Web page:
What's the big deal about real estate crowdfunding?
Lately, there’s a lot of chatter going around about real estate crowdfunding in the finance world. This is because crowdfunding regulations are changing, with the possibility that real estate investment becomes more democratized– allowing smaller players into the game. Regulatory changes by the Securities and Exchange Commission (SEC) will allow small investors (who earn less than $200K per year) to invest in real estate crowdfunding projects. Yes, smaller fishes now get to play in, well, the small leagues.
Real estate crowd funding opens up more opportunities to more people that its offline predecessor, “real estate syndication.” Investments in real estate syndication used to be limited to those investors who had a million dollars or more, or have made at least $200K per year for the last two years. Moreover, potential dealmakers had to register with the SEC, reserving these opportunities for bigger companies because of the amount of paperwork involved. If you were small time investor, you had to invest in publicly traded companies, in other words companies that tended to be larger rather than companies in your local community.
What is crowdfunding exactly?
Crowdfunding in real estate allows investors to pool money into individual projects. This was made famous by Kickstarter, an online platform that gave musicians and other artists the opportunity to fund their projects through their friends and fans.
Let’s say you want to convert an old warehouse space into residential loft spaces. These new potential SEC changes would allow you to solicit investors online to help fund your venture in exchange for part ownership in the property.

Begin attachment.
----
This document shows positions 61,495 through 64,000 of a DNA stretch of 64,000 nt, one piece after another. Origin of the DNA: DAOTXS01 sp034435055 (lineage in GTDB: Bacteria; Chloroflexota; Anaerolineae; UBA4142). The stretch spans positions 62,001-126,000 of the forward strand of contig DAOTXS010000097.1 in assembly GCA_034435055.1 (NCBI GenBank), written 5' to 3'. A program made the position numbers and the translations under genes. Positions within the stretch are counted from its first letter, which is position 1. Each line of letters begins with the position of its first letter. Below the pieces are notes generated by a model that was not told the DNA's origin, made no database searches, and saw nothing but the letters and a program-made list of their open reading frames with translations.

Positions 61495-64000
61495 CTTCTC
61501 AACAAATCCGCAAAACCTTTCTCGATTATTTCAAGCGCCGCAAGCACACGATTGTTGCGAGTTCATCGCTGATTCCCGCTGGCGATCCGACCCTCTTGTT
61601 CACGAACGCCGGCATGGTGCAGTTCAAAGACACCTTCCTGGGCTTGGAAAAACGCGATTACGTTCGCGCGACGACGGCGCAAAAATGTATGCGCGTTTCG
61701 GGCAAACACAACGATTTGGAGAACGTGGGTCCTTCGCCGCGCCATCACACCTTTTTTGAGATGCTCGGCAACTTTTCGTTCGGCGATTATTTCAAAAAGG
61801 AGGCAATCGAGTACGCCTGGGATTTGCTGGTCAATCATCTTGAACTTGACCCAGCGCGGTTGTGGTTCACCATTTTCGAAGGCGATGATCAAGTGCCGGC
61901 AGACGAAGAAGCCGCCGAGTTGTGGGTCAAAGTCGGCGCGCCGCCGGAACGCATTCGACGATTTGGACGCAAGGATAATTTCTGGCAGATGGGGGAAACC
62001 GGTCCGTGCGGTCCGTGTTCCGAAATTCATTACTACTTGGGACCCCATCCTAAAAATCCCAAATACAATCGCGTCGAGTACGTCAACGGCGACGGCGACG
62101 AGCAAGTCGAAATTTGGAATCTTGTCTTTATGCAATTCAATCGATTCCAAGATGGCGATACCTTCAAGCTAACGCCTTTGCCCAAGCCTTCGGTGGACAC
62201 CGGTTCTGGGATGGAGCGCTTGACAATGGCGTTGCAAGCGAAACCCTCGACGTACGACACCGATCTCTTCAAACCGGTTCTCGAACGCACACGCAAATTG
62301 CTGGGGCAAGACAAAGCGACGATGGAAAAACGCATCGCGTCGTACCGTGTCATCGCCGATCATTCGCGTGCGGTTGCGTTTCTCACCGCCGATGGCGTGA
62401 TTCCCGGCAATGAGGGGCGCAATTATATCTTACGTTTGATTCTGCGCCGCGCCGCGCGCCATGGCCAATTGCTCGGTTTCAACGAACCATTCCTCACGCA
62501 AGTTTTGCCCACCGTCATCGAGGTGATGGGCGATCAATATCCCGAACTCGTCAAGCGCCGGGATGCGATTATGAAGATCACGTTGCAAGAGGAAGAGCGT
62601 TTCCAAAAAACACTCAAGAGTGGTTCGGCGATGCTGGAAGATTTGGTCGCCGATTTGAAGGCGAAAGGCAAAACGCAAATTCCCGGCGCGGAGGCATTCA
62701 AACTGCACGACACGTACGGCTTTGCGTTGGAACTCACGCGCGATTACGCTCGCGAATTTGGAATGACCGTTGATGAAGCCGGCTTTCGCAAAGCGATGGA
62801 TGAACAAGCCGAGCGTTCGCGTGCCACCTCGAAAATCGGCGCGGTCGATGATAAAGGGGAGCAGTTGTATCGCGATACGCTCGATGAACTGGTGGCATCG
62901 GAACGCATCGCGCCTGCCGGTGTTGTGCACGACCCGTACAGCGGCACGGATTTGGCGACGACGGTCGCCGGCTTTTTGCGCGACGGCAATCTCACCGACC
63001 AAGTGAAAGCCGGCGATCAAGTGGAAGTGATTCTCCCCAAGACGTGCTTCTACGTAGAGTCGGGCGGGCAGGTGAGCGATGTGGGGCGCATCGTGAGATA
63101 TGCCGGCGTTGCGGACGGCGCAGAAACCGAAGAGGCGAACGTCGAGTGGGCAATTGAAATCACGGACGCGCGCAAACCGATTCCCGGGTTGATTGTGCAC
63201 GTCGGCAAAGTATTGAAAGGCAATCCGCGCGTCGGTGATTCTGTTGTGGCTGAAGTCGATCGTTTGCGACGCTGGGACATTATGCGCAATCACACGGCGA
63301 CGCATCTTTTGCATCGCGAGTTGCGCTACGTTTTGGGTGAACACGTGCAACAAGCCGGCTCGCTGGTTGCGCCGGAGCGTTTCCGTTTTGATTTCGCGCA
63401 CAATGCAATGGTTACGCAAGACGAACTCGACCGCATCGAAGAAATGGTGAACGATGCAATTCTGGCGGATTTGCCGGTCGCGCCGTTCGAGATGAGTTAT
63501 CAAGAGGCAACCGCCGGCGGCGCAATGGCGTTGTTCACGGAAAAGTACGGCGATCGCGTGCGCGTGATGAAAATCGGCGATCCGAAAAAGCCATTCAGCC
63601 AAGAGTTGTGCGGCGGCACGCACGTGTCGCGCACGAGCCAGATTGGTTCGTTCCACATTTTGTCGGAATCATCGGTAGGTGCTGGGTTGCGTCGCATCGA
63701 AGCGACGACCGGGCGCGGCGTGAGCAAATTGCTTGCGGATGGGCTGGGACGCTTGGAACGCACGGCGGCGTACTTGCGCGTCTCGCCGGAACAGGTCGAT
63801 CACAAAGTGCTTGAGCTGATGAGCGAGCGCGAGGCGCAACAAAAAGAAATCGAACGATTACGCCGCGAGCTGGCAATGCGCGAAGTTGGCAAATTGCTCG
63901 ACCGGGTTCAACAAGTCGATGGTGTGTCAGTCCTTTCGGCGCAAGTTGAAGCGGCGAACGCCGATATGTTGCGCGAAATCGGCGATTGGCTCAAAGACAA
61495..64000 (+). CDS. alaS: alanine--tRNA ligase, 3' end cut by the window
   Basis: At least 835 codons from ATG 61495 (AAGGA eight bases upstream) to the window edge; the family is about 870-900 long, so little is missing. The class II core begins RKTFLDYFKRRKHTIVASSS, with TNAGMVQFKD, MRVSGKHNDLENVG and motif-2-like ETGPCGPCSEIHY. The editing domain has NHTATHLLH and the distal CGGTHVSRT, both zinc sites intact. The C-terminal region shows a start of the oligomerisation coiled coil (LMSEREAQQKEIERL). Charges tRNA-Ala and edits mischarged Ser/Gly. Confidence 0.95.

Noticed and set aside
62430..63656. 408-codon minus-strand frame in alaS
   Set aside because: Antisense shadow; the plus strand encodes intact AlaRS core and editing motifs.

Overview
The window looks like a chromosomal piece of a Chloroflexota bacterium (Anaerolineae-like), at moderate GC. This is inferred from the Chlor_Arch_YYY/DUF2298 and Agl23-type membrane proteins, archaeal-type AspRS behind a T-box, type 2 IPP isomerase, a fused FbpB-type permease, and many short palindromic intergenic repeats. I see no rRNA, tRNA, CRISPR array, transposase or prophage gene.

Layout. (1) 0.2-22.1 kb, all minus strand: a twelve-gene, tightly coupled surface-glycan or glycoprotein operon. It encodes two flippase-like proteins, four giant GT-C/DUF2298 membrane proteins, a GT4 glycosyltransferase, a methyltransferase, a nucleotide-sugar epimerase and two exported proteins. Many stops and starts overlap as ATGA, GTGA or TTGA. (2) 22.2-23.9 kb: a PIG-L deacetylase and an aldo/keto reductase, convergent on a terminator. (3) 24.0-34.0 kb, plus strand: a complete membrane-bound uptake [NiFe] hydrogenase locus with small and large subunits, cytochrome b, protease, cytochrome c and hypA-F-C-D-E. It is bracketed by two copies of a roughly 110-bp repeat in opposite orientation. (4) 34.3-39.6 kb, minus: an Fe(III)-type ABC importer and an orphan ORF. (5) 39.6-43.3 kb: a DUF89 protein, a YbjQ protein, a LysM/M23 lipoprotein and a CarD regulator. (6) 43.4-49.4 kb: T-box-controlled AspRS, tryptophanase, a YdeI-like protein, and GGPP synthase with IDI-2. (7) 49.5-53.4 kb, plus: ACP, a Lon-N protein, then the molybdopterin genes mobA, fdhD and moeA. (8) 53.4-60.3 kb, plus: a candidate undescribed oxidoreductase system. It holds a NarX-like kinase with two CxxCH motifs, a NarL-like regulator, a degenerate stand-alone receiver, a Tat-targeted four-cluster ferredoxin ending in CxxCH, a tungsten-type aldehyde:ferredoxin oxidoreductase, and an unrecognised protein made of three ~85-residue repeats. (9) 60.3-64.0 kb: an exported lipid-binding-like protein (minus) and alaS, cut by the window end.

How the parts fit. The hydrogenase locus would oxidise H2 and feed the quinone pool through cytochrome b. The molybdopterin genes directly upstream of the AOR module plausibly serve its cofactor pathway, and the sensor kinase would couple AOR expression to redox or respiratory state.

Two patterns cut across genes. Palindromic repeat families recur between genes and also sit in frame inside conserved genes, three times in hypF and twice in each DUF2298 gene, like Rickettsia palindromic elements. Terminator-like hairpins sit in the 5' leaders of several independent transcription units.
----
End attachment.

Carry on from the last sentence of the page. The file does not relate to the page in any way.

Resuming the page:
What are these so-called changes?
Traditionally, the SEC only allowed companies to raise money from investors without filing for a public offering with the SEC if the companies used a securities exemption (most don’t permit companies to publicly solicit funds). So this meant that in the past, companies couldn’t even show their investments on their website to people who weren’t credited investors (worth at least 1 million, or made at least $200K a year for the past two years).
This changed when the SEC recently implemented Title 2 of the Jumpstart Our Business Startups (JOBS) Act; which lifted the ban on general solicitation for private offerings.
But currently, many crowdfunders do not publicly display their investments because as part of the new regulation, doing so requires them to verify that their investors are accredited. If the SEC implements Title 3 of the JOBS Act, which is currently in review, companies would be able to raise money from non-accredited investors much more easily than they can now. Title 3 is largely the reason why many real estate crowdfunding platforms launched in the first place.
The regulatory change would make it possible for small companies to issue shares to the public without having to get approval from the SEC.
Why is this important?
This means that us “normal folk” would be able to invest in smaller real estate ventures that are happening in local communities. If Title 3 passes (and is expected to) real estate crowdfunding will be available to everyone with extra cash, not just those in the big leagues.
Is crowdfunding safe real estate investments?
It’s possible these deals will earn money, and some of will. At the same time, real estate investing, and particularly development deals, is high risk. Many things can go wrong with real estate. A recent article by Zillow’s Leonard Baron suggests that one shouldn’t gamble “any funds on a private real estate deal you don’t control, unless you can afford to lose the money.”
Why it’s worth it.
Real estate crowdfunding provides an excellent opportunity for people who have a little bit of extra money to reinvest in their own local communities. While it isn’t as safe as Blue-Chip Stocks, or AAA Rated Bonds, it’s a chance to contribute towards local development that wouldn’t have been as easy to in the past.